BIRD SPECIES/FEATURES: Red-tailed hawk, scientific name: Buteo jamaicensi. Red, light and dark brown feathers. Eyes set close—good for spotting prey at a distance.
PLACE/HABITAT: In the backyard, but adaptable to many different places, like me.
WHO: Eleanor and me
OBSERVATIONS: It’s night. I told Eleanor at dinner I’d never heard the “hoot” of a great-horned owl before. So, we’re outside, waiting, listening. It’s so quiet, everything cold, frozen except for Eleanor’s breath. I hear it. I see it, too, visible against the air like mine. Then, because she’s the Bird Whisperer, she makes a “hooting” sound of her own, calling to the owls. It’s a beautiful call. Beautiful and wise enough—Can sounds be wise?—to maybe bring Teresa back to life. “Hopefully, one will call back,” Eleanor whispers. Four rounds of calls later, there’s no response from the owls tonight. Eleanor says we can try again and predicts I will hear the hoot of a great-horned owl someday soon. I told her “maybe”. It’s a better word to use. I trust it more. “Maybe” is more real.
BIRD SPECIES/FEATURES: Great horned owl, scientific name: Bubo virginianus, gray feathers with triangular ears, ears that can hear a mouse squeaking from at least a half mile away.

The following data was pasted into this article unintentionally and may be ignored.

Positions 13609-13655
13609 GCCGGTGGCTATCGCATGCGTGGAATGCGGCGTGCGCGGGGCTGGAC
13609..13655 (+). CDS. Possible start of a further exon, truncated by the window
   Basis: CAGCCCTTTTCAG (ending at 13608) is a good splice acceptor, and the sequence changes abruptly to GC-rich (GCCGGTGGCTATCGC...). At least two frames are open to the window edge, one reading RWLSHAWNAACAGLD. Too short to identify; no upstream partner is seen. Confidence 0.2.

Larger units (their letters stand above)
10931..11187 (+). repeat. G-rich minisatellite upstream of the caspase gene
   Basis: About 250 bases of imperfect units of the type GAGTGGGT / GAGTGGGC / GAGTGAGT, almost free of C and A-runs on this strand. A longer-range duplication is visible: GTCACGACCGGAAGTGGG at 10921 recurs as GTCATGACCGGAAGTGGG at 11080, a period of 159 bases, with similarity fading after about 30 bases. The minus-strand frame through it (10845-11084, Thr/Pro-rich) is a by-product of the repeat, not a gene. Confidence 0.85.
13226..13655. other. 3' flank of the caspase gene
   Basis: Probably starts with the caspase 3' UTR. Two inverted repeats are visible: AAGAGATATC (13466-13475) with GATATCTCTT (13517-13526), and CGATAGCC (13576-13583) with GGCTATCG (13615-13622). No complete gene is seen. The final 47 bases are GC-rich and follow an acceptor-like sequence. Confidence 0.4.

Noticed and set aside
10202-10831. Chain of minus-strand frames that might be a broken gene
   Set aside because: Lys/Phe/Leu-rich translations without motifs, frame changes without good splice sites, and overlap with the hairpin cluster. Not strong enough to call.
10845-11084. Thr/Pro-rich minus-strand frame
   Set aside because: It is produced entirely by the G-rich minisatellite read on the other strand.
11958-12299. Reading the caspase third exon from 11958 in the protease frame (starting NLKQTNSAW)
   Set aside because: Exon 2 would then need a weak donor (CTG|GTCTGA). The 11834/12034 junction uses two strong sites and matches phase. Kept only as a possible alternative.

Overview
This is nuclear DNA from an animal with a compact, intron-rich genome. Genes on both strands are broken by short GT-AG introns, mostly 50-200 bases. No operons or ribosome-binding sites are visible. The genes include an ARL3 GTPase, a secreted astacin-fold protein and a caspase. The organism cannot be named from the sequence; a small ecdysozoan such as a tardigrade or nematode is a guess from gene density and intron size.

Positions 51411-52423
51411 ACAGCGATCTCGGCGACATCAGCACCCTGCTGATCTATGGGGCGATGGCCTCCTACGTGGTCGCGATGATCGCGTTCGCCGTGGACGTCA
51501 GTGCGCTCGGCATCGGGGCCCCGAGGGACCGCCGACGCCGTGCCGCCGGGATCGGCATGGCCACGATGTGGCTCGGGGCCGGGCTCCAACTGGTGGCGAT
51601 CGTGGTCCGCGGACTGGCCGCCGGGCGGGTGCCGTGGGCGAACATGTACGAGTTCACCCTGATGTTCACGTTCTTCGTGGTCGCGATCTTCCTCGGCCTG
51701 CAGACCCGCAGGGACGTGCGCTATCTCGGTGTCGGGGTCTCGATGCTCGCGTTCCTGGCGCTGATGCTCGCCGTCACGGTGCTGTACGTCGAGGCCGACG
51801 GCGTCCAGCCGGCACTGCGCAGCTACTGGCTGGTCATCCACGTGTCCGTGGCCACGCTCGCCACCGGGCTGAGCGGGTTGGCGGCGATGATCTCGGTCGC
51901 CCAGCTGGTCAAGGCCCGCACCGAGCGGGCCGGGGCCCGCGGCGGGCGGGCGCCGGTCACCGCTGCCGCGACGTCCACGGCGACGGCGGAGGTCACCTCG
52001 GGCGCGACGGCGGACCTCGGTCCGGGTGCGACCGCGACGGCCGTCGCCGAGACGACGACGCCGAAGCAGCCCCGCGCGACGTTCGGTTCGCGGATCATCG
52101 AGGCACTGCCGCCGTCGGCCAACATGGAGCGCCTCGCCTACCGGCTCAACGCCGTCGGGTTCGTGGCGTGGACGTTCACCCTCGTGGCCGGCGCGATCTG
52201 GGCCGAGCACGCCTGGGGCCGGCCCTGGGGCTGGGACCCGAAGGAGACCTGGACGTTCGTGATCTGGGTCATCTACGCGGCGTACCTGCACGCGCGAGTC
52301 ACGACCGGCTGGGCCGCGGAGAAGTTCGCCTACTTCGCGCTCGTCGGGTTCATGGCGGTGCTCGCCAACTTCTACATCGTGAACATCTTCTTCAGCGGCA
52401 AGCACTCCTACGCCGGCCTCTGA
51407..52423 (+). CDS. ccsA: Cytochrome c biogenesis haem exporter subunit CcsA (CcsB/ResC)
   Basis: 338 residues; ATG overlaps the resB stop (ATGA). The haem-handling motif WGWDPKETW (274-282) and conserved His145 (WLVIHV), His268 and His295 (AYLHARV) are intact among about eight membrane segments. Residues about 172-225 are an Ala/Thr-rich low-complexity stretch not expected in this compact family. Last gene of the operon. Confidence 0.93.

WEATHER: 103 degrees
PLACE/HABITAT: Under the live oak tree
WHO: Cheryllynn and me
OBSERVATIONS: Cheryllynn brought slushies and two red straws shaped like a spoon at the end. She mixed blueberry and cherry flavors, which is the only way I’ll ever drink a slushy again. We’re watching five turkey vultures. People sometimes mistake them for red-tailed hawks. They soar in the sky, circling over where there’s something to eat. Red-tailed hawks are my favorite bird—Henrietta would agree with me–but vultures are pretty amazing in the way they’ve learned to adapt and endure over time. But I guess all living things have done that, humans too. And for humans the point is not to just survive, but how we choose to keep going, like Cheryllynn. She chooses to keep going by hanging out with me and bringing me a cherry and blueberry mixed slushy.
BIRD SPECIES/FEATURES: Turkey vulture, scientific name: Cathartes aura, they have a very acidic stomach, so they can handle high levels of bacteria and parasites in their food.
WHO: Just me
OBSERVATIONS: Crows are supposed to be one of the most intelligent animals on earth, but right now the one I see is perched on the edge of a bird bath, not doing much of anything but pecking at the water, positioned in a spot where its feathers can absorb the warmth of the sun. Actually, a pretty smart place to be since winter will be here in a few weeks. Eleanor knows about crows, of course. She told me a story about one that the refuge took care of for a long time. They named him “Hank”. Hank couldn’t see very well. He got some sort of disease in his eyes, but he taught himself to use twigs to help him get around his cage. I think that’s amazing, but birds are pretty amazing creatures.
BIRD SPECIES/FEATURES: Crow, scientific name: Corvus, black feathers, a beak that adapted over time to hold tools to help them grab food
If you’re a bird lover like December, we think you’ll love reading The Simple Art of Flying by Cory Leonardo.